The Air Up There

AS ORGANIC LANDFILL MATERIALS decompose, landfill waste shrinks and settles, adding valuable new airspace that can extend a disposal facility's life while generating millions of dollars in unanticipated revenue. Until recently, no one could figure out how many years and how many millions could be gained.

But a study conducted by SCS Engineers, Long Beach, Calif., and Essentia Management Inc., also in Long Beach, has begun swapping data for rough estimates.

According to the companies, six mechanisms cause landfills to settle: primary compression, organic materials biodegradation, physical creep, metals corrosion, the interaction of acids produced by decomposition with corrosive materials, and consolidation caused by pressure that squeezes water from pore spaces in certain soils.

The first two are the most important. “Primary compaction and biodegradation account for almost all shrinkage in a landfill,” says Michael Leonard Sr., senior technical manager with SCS. Primary compression can range from 10 percent to 20 percent of the volume of new materials added to a landfill, Leonard says. Over time, biodegradation can double or triple shrinkage obtained from primary compaction.

While biodegradation causes the most shrinkage, it is also the most variable and difficult to calculate. Measuring decomposition always has been easy, but computing how much will occur in coming years has flummoxed engineers.

“Biodegradation can cause a landfill to lose 30 percent to 60 percent of its volume,” Leonard says. “The low end is when you have a lot of construction debris that won't degrade. The high end applies to landfills with a lot of green waste, food and other organic matter.”

In the early 1990s, Leonard and Kenneth J. Floom Jr., a project manager with Essentia, set out to find a way to predict decomposition by studying shrinkage at a closed Superfund site in Monterey Park, Calif., owned by Operating Industries Inc. (OII).

The two engineers began by comparing topographical maps of the surface and the bottom of the facility to estimate the depth of the waste mass. Next, they calculated a curve representing the volume of methane gas that the site would produce during the next 40 years. From records, they established a percentage representing decomposable organics by weight within the waste mass. Then, they created a settlement factor from the ratio of future gas generation to total gas generation.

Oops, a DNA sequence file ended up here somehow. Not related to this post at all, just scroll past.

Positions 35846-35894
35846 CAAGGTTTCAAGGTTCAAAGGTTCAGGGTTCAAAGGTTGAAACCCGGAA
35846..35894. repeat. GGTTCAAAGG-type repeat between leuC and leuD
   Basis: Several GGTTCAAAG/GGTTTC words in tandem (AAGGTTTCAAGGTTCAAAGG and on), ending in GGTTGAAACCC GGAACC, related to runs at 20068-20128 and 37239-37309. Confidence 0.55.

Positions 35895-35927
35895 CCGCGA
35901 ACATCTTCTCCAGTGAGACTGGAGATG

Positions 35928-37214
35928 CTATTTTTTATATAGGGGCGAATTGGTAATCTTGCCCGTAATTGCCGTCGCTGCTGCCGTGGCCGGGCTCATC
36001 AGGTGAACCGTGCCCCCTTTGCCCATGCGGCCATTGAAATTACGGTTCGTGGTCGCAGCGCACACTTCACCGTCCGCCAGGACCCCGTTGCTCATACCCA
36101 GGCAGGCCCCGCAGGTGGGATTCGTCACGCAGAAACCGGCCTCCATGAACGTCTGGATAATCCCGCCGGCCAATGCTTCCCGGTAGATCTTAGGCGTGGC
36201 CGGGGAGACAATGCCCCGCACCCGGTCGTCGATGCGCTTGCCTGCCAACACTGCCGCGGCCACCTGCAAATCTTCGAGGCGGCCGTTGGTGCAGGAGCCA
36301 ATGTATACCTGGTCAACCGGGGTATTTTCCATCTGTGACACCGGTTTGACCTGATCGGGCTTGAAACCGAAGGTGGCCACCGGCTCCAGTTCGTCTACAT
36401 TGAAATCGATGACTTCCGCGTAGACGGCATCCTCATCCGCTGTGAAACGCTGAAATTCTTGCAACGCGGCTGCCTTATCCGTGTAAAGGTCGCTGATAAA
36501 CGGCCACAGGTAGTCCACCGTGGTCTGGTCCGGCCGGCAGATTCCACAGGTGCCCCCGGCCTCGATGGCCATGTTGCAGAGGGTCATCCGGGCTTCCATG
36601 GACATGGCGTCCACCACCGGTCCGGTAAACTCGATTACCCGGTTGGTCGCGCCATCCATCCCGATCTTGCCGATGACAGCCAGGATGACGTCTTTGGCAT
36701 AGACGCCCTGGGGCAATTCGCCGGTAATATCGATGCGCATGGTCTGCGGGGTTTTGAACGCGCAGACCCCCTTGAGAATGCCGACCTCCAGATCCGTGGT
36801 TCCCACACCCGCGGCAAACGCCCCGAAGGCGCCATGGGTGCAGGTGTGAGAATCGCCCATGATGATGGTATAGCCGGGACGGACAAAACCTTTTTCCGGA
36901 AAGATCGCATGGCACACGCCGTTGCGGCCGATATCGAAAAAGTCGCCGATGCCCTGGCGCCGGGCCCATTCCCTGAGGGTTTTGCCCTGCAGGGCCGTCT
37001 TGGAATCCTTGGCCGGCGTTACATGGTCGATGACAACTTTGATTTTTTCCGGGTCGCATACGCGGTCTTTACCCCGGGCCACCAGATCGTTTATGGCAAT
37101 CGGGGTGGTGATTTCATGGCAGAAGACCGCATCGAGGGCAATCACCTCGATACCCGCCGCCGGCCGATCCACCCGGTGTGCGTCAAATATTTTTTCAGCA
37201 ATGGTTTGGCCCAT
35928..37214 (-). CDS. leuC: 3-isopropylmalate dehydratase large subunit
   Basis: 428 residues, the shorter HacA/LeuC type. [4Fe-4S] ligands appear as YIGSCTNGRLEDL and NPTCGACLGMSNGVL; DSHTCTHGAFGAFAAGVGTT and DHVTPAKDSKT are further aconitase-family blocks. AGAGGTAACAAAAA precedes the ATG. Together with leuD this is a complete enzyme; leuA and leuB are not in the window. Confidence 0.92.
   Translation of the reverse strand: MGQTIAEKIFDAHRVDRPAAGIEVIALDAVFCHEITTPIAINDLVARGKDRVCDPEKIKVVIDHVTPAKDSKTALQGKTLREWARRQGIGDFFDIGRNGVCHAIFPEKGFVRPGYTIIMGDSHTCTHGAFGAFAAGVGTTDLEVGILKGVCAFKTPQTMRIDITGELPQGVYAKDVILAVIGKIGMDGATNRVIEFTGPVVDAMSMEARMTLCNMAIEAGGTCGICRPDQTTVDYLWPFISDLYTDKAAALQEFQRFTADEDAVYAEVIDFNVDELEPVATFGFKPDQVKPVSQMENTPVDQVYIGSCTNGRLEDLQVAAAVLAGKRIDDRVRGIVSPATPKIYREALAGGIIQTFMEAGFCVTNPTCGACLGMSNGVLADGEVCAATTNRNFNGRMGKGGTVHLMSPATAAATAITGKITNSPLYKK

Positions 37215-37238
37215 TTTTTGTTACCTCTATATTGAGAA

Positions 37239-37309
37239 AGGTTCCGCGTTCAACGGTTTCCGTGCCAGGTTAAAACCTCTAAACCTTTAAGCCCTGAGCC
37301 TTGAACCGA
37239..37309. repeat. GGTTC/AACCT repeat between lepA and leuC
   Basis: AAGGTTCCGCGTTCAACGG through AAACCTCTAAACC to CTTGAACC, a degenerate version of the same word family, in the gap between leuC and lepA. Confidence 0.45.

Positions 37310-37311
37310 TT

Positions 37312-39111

Using this data, they posited that future settlement could be determined by multiplying the thickness of the trash by the percentage of decomposable organics by the settlement factor.

They carried out the math for each of the OII landfill's grids and checked their conclusions against actual OII shrinkage. The results were encouraging. On average, actual settlement totaled 10 percent less than the projections. Leonard and Floom attribute the difference to something they call a bridging factor. “In a landfill, there are pieces of metal and stone that do not decompose,” Leonard says. “These materials support surrounding waste like a bridge and reduce shrinkage.”

The cost of setting up the tool, including mapping the facility and collecting the data, came to approximately $30,000. Once set up is complete, Leonard says it costs approximately $5,000 to apply the tool.

Leonard and Floom tested the model at the El Sobrante Landfill in Riverside County, Calif. The landfill is operated under a public-private partnership agreement between the county and Houston-based Waste Management Inc.

El Sobrante's permit specified a capacity of 8 million tons, a number that will be reached by 2004. In 1995, the owner asked Leonard to project remaining airspace. As a first step, Leonard checked the state regulations and found that landfill volume estimates were permitted to incorporate settlement estimates.

Like many states, California requires landfill owners to conduct annual aerial surveys and produce topographic maps illustrating remaining airspace. Using that data and the settlement formula, Leonard estimated that the facility could handle 10 million tons of waste, two million more tons than its permitted capacity.

Because the landfill was taking in 250,000 tons per year, the numbers suggested that shrinkage might ultimately extend El Sobrante's useful life for an additional eight years. Equally important, the additional 2 million tons of waste potentially would generate 2 million tons worth of revenue.

However, that's not quite how it worked out. In 1997, Riverside County and Waste Management applied for a permit to expand El Sobrante to a 90-million-ton facility. Leonard suggested using the settlement model to check the new capacity estimate. The owners agreed, and the calculations suggested the new landfill space could in fact accommodate 110 million tons of waste. At $40 per ton for 20 million additional tons, the new specification raised the revenue prospects of the expanded El Sobrante by $800 million.

While attention has been largely focused on El Sobrante's expansion, Leonard says that the original landfill cells, which have been filled and closed, did indeed accommodate a total of 10 million tons of waste, two million tons more than the original permit projected and about what the settlement model had predicted.

According to Leonard, the tool can tighten up forecasts for existing landfills, project more accurate life spans for new landfills, and even assist in the timing of opening new cells.

Leonard and Floom presented their paper, “Estimating Method and Use of Landfill Settlement,” at SWANA's WASTECON trade show, held Oct. 13-16, 2003.